The Akal Takht issued a notice the Zail Singh. There were demands from a section of Sikhs that he ought to resign. He chose to remain calm. The revolt of some troops of the Sikh Regiment had vitiated the environment. He told his close advisors that he did not wish to create a situation in which the Sikhs are driven to a corner. The Akal Takht issued him a notice. He sent a reply through his media aide, Tarlochan Singh, who managed to convince the clerics that Zail Singh had no role in Blue Star. The move to excommunicate him from the Panth was dropped. Eminent editor Khushwant Singh recorded in his column: “Tarlochan Singh has saved the President from being declared Tankhaiya”.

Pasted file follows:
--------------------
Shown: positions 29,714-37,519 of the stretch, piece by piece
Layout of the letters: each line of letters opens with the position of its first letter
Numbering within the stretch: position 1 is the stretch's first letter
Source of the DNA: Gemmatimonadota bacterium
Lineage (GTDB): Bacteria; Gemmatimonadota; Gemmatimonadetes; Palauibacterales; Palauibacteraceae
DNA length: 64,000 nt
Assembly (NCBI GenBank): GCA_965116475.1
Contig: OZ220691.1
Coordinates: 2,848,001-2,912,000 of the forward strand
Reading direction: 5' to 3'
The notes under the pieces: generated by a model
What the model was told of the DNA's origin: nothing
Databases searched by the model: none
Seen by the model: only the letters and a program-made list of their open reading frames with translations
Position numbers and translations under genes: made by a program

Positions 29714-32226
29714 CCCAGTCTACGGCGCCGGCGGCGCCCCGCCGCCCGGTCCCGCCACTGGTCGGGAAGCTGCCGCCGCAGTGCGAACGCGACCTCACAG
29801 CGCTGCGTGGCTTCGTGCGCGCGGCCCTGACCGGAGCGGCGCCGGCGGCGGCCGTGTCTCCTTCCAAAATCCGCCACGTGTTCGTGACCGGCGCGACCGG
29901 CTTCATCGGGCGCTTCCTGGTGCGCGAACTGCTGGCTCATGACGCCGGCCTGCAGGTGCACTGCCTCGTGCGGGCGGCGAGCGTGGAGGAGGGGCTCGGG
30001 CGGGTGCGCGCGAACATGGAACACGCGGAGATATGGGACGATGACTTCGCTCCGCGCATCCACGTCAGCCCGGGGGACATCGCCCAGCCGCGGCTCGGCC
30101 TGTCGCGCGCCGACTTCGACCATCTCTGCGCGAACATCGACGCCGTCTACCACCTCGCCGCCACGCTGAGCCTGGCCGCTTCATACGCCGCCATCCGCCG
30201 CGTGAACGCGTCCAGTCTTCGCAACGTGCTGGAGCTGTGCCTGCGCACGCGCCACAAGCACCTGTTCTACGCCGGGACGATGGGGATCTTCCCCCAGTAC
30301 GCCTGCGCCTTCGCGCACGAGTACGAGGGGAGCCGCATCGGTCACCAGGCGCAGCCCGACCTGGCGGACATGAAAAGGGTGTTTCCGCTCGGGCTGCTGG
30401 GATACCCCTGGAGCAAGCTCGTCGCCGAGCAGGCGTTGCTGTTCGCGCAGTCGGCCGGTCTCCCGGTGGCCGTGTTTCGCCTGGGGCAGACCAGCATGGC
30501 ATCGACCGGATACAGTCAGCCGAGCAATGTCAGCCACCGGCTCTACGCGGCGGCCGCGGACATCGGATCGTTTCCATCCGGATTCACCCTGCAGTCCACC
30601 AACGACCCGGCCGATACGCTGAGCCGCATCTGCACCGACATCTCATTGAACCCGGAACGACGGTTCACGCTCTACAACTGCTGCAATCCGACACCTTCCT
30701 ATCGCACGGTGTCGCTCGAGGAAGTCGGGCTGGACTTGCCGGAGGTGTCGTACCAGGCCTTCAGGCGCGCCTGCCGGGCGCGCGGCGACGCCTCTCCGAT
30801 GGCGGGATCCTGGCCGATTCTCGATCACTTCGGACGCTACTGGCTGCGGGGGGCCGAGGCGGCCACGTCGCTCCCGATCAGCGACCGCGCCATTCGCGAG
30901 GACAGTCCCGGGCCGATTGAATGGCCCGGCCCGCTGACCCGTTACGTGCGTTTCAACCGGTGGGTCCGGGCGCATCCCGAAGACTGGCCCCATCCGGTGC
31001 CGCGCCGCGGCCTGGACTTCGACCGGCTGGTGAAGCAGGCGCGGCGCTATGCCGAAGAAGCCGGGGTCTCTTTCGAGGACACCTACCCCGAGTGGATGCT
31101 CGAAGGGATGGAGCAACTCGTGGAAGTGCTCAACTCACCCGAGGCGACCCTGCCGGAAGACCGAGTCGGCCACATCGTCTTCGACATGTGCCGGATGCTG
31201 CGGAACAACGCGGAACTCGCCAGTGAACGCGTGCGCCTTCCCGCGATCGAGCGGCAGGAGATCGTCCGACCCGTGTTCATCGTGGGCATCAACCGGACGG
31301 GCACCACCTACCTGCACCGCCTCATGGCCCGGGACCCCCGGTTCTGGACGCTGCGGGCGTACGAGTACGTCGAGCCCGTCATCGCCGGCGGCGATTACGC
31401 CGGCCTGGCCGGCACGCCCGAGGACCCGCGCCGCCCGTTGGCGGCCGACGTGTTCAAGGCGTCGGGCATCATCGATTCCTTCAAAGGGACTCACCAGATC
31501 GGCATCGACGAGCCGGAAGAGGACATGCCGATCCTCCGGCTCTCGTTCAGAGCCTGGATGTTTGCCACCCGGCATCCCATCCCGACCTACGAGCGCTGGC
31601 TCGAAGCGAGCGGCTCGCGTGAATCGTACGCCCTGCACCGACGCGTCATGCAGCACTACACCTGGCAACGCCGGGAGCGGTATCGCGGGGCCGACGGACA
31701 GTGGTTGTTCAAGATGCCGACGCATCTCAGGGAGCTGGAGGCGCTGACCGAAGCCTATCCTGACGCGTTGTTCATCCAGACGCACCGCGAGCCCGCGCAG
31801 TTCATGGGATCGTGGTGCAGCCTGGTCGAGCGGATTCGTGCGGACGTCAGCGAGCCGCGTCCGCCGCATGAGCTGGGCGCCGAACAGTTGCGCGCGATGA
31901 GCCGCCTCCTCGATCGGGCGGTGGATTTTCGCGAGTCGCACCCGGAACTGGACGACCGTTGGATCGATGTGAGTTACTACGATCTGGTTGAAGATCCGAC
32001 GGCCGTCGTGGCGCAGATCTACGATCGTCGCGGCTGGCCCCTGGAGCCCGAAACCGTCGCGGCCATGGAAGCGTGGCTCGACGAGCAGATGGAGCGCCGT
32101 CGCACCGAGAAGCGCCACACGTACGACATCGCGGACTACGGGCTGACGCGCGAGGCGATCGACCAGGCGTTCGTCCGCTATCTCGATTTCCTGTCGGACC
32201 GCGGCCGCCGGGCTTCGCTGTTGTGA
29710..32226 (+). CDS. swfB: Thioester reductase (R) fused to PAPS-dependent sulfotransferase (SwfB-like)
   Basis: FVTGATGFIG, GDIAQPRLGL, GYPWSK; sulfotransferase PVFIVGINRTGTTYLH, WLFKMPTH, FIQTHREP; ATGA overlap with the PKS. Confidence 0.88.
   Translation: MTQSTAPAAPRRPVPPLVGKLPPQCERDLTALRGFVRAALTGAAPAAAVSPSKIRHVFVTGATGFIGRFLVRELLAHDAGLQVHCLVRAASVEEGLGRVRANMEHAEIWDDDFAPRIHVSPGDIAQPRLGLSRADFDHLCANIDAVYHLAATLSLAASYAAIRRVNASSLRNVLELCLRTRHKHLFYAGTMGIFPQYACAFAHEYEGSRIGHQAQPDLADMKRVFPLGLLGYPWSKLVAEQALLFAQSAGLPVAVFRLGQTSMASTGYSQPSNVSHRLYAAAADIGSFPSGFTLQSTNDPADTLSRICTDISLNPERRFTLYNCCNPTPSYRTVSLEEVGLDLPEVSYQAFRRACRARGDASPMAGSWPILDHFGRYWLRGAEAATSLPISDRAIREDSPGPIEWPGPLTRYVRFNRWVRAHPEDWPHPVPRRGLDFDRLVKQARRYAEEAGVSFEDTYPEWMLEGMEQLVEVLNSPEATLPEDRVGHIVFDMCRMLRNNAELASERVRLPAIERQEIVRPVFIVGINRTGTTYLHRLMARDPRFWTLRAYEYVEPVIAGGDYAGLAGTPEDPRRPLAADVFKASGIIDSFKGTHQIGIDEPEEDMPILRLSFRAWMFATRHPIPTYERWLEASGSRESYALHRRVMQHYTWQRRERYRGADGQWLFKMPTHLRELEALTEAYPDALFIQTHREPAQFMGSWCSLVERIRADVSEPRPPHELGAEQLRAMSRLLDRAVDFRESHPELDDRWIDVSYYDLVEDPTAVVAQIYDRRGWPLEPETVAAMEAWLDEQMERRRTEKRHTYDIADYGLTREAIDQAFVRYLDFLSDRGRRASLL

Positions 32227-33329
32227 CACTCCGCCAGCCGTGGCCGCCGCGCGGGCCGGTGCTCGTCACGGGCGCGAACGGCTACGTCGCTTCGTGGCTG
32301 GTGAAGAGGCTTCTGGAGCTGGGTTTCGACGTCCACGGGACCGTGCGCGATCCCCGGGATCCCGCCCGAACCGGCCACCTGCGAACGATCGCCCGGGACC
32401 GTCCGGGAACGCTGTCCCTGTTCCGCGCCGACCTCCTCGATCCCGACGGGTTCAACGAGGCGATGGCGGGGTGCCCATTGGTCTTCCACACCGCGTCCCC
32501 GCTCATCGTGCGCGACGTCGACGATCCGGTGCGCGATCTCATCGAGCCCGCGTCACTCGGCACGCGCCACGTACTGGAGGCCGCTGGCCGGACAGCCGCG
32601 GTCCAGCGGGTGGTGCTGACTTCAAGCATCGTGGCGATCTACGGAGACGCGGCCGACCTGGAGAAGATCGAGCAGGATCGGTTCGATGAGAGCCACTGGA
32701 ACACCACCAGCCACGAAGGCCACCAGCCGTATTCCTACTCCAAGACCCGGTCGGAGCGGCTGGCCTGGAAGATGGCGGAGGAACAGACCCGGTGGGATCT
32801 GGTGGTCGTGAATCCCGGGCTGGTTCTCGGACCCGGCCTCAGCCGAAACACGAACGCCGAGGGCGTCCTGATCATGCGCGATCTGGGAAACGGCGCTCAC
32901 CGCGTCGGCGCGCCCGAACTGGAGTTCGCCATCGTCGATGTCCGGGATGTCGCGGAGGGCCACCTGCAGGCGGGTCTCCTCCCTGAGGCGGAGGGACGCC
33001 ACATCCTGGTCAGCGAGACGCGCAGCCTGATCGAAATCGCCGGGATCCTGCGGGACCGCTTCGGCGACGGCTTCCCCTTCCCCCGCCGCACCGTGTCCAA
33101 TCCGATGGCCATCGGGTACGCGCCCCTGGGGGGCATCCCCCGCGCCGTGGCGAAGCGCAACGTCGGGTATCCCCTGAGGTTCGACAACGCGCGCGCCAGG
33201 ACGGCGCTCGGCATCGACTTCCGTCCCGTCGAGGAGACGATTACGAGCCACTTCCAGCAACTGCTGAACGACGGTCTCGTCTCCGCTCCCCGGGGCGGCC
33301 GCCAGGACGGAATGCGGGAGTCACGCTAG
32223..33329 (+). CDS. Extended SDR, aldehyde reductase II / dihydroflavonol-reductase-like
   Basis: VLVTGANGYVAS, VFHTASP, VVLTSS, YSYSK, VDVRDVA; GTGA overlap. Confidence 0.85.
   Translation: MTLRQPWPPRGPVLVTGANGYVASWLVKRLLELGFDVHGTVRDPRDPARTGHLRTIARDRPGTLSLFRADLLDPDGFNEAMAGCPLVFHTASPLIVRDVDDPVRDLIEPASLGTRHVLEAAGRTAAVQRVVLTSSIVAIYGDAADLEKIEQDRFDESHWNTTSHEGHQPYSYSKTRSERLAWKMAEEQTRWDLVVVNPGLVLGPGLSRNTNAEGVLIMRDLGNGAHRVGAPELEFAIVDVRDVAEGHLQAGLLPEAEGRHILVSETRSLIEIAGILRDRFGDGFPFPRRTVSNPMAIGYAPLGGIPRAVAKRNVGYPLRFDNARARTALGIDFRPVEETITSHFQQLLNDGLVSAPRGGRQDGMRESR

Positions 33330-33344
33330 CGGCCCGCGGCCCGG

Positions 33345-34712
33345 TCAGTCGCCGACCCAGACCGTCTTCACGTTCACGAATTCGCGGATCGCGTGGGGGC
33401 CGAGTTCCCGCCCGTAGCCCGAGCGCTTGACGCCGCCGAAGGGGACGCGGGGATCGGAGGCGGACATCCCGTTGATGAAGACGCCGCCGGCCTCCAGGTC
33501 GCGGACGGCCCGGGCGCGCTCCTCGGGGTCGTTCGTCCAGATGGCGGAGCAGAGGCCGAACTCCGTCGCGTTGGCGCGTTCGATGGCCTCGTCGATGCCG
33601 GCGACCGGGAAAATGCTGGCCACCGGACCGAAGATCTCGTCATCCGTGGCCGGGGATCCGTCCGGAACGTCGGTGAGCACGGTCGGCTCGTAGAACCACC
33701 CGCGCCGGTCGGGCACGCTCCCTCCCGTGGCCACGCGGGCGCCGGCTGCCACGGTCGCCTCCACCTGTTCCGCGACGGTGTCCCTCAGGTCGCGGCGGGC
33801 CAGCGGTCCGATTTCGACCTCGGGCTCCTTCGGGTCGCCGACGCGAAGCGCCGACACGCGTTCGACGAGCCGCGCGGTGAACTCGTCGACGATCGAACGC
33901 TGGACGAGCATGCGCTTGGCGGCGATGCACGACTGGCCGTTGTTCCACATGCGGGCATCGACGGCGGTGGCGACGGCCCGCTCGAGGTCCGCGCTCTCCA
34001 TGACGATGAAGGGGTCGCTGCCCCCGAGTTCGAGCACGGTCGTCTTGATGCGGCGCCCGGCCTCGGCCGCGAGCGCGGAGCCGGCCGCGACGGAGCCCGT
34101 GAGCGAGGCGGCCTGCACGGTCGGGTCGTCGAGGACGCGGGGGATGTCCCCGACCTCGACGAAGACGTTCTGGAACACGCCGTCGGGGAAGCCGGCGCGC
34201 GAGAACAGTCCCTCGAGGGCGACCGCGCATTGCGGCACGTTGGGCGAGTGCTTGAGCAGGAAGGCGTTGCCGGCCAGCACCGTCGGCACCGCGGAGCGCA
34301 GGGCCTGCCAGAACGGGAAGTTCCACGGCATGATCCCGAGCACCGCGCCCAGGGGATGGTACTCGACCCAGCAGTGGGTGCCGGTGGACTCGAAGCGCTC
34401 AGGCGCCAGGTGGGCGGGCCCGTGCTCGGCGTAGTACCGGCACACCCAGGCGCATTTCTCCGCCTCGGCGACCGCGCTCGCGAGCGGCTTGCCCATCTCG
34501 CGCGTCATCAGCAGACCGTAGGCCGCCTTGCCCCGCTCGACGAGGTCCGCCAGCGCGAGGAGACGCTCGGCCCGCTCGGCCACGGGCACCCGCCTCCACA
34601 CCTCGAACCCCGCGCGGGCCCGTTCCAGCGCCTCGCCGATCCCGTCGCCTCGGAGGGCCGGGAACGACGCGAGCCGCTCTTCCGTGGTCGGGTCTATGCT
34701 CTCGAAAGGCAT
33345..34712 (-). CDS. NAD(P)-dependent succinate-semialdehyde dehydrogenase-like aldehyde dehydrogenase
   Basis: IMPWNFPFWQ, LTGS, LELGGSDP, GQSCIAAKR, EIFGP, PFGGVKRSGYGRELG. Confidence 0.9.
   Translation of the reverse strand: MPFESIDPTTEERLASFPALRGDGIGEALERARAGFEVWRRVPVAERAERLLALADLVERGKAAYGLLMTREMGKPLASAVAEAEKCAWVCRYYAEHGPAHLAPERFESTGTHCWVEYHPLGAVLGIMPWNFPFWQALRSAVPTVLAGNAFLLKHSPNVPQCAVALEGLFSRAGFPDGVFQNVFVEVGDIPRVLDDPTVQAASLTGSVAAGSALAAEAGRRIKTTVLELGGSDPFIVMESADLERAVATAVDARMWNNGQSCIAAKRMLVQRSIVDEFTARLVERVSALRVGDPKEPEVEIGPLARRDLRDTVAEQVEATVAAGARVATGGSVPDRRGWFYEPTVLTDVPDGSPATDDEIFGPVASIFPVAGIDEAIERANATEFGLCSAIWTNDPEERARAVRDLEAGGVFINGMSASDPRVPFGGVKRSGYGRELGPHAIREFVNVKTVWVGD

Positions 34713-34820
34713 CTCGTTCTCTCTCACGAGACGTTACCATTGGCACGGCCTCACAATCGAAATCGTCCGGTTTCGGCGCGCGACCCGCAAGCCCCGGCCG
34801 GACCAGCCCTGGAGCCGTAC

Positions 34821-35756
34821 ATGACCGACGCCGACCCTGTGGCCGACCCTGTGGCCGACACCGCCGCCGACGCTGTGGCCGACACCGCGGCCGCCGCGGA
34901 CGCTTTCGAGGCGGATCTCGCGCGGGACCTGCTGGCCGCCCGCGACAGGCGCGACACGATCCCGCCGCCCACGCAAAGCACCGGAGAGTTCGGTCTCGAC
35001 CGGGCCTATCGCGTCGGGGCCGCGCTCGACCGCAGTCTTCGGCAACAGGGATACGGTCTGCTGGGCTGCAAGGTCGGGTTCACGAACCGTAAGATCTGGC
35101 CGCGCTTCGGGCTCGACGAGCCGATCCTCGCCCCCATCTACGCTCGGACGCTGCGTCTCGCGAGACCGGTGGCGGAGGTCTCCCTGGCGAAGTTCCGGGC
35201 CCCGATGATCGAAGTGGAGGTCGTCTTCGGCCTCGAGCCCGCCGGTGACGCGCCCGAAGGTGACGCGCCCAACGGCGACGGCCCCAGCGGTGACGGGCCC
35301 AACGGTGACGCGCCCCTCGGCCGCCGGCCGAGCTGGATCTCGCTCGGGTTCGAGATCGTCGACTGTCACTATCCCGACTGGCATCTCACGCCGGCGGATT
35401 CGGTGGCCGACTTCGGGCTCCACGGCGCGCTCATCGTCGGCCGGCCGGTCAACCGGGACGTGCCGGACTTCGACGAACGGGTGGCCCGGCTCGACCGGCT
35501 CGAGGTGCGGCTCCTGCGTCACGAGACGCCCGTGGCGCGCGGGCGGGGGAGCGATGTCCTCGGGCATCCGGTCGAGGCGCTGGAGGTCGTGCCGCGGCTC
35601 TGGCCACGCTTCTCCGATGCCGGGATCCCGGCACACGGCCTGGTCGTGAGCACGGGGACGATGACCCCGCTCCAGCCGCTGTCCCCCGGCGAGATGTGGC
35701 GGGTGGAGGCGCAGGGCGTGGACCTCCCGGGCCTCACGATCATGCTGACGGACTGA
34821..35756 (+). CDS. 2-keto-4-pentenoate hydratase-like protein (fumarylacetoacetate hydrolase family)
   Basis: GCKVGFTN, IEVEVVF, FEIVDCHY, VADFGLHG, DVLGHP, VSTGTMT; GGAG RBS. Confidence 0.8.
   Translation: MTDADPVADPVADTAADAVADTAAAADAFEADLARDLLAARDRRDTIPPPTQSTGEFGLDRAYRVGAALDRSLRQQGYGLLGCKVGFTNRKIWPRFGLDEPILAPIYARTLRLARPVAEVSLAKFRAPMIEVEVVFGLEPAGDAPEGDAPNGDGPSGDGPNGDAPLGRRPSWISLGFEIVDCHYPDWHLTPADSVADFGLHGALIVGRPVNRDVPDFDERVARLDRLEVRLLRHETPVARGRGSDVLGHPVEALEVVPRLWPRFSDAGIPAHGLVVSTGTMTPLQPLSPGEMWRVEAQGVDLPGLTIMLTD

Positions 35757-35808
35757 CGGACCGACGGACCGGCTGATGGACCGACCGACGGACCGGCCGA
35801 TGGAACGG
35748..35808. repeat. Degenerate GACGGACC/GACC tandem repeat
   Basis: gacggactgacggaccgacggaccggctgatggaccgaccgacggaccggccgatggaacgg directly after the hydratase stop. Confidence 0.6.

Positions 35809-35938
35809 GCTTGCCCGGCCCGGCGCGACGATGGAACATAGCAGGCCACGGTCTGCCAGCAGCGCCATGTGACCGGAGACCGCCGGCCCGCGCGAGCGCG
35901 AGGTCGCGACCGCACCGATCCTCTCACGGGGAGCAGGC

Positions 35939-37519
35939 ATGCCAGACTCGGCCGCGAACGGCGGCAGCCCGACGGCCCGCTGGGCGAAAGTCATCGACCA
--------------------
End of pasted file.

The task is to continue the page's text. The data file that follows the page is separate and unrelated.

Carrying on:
Post Operation Blue Star, Zail Singh’s presidency saw a major challenge when Andhra Pradesh Governor Thakur Ram Lal, apparently at behest of Congress, swore in the state’s Finance Minister, N. Bhaskar Rao as CM, while the CM, N.T. Ramarao (NTR) had gone to the US for a surgery. NTR, who with his Telugu Desam Party had defeated Congress in 1983, rushed back and brought 160 MLAs to Rashtrapati Bhavan as a show of strength. Zail Singh asked the Governor to reverse his act and also recommended Ram Lal’s dismissal. The next Governor of AP, Kumudben Joshi, too received a missive from the President, advising her “not to interfere in the state’s politics”. (The S.R. Bommai judgement, which determined that the floor of the Vidhan Sabha is the right place for trial of strength, came a decade later, in 1994.)